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Reporters on the Job

GONE TALIBAN HUNTING:: Pakistani journalist Owais Tohid checked with contacts in Zabul province, Afghanistan - an area increasingly avoided as too risky by Westerners - before venturing there. "I was told that for a Pakistani, the risk would be less than for a Western journalist."

How did he locate Taliban sympathizers? It wasn't too difficult. "I went into the main city and chatted with three young men wearing the black, Taliban-style turbans," he says.

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Owais, who once worked in Kandahar for a Western wire service, knew that direct questioning would get him nowhere. That wasn't the Pashtun way. "We chatted for a good 30 minutes before I even broached the subject. We spoke Urdu. They had lived as refugees in Pakistan and picked it up there," says Owais. "I started dropping names of Taliban leaders, and mentioned my experience in Kandahar. I told them I was a reporter. They never asked for what newspaper. They told me about the living conditions and problems in the region, and eventually one of them invited me to visit his village."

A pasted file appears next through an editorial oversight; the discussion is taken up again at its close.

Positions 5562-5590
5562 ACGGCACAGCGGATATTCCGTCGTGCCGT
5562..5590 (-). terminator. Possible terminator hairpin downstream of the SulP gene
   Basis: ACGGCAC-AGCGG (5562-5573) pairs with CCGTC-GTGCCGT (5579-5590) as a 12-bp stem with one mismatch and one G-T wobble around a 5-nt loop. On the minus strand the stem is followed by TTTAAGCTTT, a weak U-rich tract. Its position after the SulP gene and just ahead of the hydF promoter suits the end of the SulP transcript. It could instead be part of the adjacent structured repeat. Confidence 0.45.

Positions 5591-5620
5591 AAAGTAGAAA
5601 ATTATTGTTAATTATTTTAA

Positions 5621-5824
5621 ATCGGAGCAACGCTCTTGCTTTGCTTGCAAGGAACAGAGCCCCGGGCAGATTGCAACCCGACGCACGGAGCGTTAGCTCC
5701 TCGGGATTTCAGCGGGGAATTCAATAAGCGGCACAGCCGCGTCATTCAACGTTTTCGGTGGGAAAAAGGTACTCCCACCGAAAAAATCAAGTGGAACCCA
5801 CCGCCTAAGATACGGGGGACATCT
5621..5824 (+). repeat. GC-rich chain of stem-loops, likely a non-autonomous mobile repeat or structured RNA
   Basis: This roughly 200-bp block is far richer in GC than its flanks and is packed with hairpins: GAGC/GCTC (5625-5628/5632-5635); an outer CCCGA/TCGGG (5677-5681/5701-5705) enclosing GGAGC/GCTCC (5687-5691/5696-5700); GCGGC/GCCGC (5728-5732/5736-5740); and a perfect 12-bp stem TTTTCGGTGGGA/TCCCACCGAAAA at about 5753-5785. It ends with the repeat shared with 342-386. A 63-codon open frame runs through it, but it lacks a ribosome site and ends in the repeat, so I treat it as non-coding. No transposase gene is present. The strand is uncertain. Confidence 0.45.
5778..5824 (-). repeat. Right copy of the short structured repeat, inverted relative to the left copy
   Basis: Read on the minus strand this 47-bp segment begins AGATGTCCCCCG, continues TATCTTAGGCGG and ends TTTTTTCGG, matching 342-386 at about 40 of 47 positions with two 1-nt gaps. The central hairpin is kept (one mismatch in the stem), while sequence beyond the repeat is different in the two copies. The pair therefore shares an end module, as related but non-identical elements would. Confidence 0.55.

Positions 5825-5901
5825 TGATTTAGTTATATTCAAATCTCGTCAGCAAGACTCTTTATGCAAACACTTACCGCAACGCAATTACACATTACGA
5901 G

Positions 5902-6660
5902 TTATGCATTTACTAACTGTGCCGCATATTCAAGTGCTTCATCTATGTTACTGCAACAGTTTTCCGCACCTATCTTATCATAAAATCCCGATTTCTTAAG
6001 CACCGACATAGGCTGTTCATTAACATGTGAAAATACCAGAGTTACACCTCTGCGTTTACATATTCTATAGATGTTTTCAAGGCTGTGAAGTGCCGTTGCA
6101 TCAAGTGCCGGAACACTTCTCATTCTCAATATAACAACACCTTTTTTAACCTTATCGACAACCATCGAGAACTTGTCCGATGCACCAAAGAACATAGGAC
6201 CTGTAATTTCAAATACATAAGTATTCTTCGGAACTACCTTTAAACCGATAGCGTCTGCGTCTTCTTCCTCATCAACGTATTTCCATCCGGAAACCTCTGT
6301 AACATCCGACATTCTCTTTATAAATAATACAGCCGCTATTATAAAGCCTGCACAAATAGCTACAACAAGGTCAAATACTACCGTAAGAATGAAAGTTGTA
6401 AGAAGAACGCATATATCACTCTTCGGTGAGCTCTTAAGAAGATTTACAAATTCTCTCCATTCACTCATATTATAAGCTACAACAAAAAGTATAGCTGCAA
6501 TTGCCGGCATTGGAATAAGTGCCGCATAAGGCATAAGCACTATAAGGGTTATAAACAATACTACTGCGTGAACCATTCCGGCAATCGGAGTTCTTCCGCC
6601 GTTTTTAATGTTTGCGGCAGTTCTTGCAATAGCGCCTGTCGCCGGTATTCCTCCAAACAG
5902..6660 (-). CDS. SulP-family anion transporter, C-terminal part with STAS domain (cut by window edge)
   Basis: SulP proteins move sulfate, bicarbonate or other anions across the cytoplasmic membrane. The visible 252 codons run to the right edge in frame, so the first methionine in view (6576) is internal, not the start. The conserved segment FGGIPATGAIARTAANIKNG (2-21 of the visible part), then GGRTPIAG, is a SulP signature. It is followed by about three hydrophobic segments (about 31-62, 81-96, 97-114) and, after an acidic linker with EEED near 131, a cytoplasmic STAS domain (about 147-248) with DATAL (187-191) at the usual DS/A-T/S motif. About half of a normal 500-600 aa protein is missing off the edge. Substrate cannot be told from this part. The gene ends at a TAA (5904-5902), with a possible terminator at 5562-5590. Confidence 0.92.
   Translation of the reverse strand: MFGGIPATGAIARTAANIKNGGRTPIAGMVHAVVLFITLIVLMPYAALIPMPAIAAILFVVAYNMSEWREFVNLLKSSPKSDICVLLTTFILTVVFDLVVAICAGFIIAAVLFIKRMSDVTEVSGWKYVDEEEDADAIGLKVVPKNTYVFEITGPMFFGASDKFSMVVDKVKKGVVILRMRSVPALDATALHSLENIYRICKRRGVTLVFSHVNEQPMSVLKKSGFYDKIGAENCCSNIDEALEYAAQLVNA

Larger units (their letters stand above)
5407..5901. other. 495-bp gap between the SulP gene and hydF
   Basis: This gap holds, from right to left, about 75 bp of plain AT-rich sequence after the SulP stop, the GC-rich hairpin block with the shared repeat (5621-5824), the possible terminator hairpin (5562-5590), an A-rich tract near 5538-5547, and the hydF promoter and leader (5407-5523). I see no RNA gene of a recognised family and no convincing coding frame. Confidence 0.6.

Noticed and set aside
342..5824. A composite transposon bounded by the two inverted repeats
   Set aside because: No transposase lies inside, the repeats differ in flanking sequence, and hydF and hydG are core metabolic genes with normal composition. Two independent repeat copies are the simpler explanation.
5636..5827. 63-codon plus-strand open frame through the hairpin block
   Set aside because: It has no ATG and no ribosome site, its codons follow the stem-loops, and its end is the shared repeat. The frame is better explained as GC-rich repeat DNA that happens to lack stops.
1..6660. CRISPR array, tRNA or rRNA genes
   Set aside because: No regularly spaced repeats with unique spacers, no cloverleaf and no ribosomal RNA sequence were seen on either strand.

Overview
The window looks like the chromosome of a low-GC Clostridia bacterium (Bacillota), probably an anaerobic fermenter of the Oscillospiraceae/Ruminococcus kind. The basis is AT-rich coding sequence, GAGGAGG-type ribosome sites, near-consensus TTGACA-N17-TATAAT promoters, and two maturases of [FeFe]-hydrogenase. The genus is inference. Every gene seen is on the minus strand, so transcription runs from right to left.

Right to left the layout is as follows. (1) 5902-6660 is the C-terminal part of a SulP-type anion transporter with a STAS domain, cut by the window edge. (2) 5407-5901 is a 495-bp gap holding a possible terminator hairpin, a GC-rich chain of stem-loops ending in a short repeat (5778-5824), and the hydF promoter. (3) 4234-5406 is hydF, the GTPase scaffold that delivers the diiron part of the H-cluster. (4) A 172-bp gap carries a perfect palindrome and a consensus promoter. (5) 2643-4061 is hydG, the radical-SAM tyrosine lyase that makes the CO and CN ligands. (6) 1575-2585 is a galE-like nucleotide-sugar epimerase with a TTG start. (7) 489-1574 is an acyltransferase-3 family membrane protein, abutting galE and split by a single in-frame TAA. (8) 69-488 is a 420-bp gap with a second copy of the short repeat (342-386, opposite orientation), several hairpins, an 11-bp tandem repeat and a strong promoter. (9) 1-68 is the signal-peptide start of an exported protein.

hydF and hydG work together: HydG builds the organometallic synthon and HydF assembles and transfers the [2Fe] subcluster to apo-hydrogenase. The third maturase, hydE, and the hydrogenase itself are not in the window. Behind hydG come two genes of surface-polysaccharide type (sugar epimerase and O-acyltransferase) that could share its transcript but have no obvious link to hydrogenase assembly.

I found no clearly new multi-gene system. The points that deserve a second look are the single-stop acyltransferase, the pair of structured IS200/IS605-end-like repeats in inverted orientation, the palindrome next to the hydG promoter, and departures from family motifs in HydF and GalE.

While visiting that village, Owais met the farmer in the story who identified himself as a Taliban supporter (page 7).

SUNDAY IN THE PARK: While mingling with and interviewing the demonstrators at the pro-democracy rally Sunday in Hong Kong (this page), the Monitor's Robert Marquand was struck by the atmosphere. The crowd was composed of Falun Gong members, scholars, pro-democracy activists, and church groups who brought their lunches. Vendors were hawking "People Power" T-shirts.

"There was no anger. Various church choirs would take the stage, where there was a large sign saying 'Motivate Democracy.' It felt like more of a giant political campfire than a protest."

David Clark Scott
World editor

Cultural snapshot

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